Banquo has good reason to be suspicious of Macbeth--to think Macbeth killed Duncan and to be afraid that his own life and his son Fleance's life are in danger. Even before Duncan's body is discovered by Macduff, Banquo was acting extremely cautiously for a man who was a guest in another man's castle. In Act 2, Scene 1, Banquo is carrying his sword. As the scene opens he gives it to Fleance, but then where he sees someone coming he says
Give me my sword--Who's there?
It is Macbeth, who is planning to murder King Duncan. But Macbeth knows he should also murder the King's two sons, Malcolm and Donalbain, because they stand in the way to his succession to the throne. This is a big undertaking for one man. He cautiously sounds Banquo out about joining him in a conspiracy, since they have the same interests. Banquo cannot have his heirs become kings until Duncan and his sons are disposed of, and according to the witches' prophecies Macbeth will have to become king before Banquo's prospects can be realized. Here is the pertinent dialogue in Act 2, Scene 1:
I dreamt last night of the three Weird Sisters.
To you they have showed some truth.
I think not of them.
Yet, when we can entreat an hour to serve,
We would spend it in some words upon that business,
If you would grant the time.
At your kindest leisure.
If you should cleave to my consent, when 'tis,
It shall make honor for you.
So I lose none
In seeking to augment it, but still keep
My bosom franchised and allegiance clear,
I shall be counseled.
Good repose the while.
Thanks, sir. The like to you.
Banquo knows that Macbeth has as good as asked him to join him in an assassination plot. He turns Macbeth down. Banquo knows that Macbeth wants to become king immediately. As king, Macbeth would be an even greater threat to Banquo and Fleance than he is now. Macbeth would have much greater power to injure Banquo and his son, even to have them executed on some trumped-up charge. Banquo does not want to be a traitor and an assassin, and he knows that his best strategy is to wait. If the prophecies of the Weird Sisters are accurate, then he will have to be dead before his heirs become kings. He would like to live many more years, and it might actually be many more years before their prophecies concerning him are realized. As it turns out, Macbeth becomes king, then Malcolm becomes king in his place, Banquo is dead, and still the prophecies regarding Banquo's sons and grandsons have yet to be fulfilled.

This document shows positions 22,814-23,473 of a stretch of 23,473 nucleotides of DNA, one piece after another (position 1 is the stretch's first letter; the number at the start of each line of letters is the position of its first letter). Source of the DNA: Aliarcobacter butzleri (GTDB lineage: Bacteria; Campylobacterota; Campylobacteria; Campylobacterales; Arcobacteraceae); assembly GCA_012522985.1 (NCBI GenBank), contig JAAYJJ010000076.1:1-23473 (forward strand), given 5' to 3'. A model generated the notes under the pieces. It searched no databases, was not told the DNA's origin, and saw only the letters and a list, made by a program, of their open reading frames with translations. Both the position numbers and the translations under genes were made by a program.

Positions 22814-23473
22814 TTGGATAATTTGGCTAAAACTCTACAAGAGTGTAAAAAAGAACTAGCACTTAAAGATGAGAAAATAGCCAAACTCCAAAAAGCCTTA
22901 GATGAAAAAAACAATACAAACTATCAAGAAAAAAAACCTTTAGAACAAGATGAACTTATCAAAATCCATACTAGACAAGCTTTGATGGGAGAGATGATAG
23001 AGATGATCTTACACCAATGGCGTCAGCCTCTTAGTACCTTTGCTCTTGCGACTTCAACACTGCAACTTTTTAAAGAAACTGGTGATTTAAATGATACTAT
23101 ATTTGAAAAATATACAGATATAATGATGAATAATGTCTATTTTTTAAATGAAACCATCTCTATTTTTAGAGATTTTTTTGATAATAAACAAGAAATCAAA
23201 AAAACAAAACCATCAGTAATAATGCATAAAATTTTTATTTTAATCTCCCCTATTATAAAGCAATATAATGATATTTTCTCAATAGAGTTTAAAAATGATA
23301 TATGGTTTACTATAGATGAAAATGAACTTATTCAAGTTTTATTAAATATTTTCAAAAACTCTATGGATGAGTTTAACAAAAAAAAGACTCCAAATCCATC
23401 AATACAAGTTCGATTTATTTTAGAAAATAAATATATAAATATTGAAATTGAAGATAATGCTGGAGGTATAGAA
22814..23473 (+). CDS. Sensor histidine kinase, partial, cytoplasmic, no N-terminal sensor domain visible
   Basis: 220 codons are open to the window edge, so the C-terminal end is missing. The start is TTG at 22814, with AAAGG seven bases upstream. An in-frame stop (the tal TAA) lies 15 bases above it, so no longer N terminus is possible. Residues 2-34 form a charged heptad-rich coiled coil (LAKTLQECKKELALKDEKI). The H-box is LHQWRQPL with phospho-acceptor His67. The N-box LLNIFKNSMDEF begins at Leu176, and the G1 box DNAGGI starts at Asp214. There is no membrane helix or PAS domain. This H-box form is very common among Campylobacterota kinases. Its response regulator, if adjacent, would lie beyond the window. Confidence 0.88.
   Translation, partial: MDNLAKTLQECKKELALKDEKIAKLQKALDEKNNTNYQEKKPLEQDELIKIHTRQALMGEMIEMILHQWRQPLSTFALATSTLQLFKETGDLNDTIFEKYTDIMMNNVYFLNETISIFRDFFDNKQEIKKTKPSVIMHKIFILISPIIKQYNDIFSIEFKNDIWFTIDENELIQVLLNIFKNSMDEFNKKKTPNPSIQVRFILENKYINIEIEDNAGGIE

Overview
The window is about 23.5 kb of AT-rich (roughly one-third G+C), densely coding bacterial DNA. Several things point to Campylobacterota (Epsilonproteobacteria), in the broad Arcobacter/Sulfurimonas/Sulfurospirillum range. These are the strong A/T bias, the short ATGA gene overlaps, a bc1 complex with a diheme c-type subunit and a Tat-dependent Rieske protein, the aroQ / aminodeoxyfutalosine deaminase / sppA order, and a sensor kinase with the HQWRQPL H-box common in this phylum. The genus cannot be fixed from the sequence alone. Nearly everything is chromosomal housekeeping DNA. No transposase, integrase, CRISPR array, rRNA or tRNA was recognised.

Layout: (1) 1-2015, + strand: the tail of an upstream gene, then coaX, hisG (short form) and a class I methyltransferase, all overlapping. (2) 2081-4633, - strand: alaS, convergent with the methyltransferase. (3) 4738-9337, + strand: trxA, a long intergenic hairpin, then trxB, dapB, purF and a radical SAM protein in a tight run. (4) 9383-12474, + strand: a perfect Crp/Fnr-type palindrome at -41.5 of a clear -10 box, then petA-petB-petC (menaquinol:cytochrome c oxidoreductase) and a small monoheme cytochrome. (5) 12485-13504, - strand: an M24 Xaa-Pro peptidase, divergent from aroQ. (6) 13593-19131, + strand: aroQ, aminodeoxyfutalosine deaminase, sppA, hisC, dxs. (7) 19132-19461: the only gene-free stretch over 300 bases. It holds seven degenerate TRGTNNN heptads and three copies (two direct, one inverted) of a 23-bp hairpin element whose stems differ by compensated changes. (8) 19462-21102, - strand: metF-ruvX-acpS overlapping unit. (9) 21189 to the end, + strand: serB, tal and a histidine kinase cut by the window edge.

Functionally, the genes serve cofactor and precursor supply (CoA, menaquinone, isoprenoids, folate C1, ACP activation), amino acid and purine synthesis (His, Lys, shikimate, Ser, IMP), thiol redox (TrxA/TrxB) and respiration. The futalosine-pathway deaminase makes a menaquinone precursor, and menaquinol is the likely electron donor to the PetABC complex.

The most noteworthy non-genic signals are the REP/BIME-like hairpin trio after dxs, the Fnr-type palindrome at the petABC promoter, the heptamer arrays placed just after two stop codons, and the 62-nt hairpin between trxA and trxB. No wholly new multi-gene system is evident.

What Banquo suspects is that Macbeth killed Duncan and that Macbeth is capable of doing anything. If Macbeth can kill the king, he certainly wouldn't have qualms about killing Banquo and Fleance. And Banquo knows that Macbeth must have a motive to do so, because Macbeth would not want to kill Duncan for Banquo's benefit. Macbeth himself speaks of this in a soliloquy in Act 3, Scene 1.
For Banquo's issue have I filed my mind;
For them the gracious Duncan have I murdered,
Put rancors in the vessel of my peace
Only for them, and mine eternal jewel
Given to the common enemy of man
To make them kings, the seeds of Banquo kings.
Rather than so, come fate into the list,
And champion me to th' utterance.
Macbeth frequently talks about opposing Fate itself. This is the only thing that makes him seem heroic. Here where he says "champion me," he is challenging Fate to come and fight him in a formal combat. It might be said that the main conflict in the play is between Macbeth and Fate, with Macbeth the protagonist and Fate the antagonist. In the end Fate proves invincible. Fate intends for Macbeth to die, just as it intends for all of us to die. It is always invincible. Fate can be visualized as a black knight astride a black horse with his face hidden by a black helmet.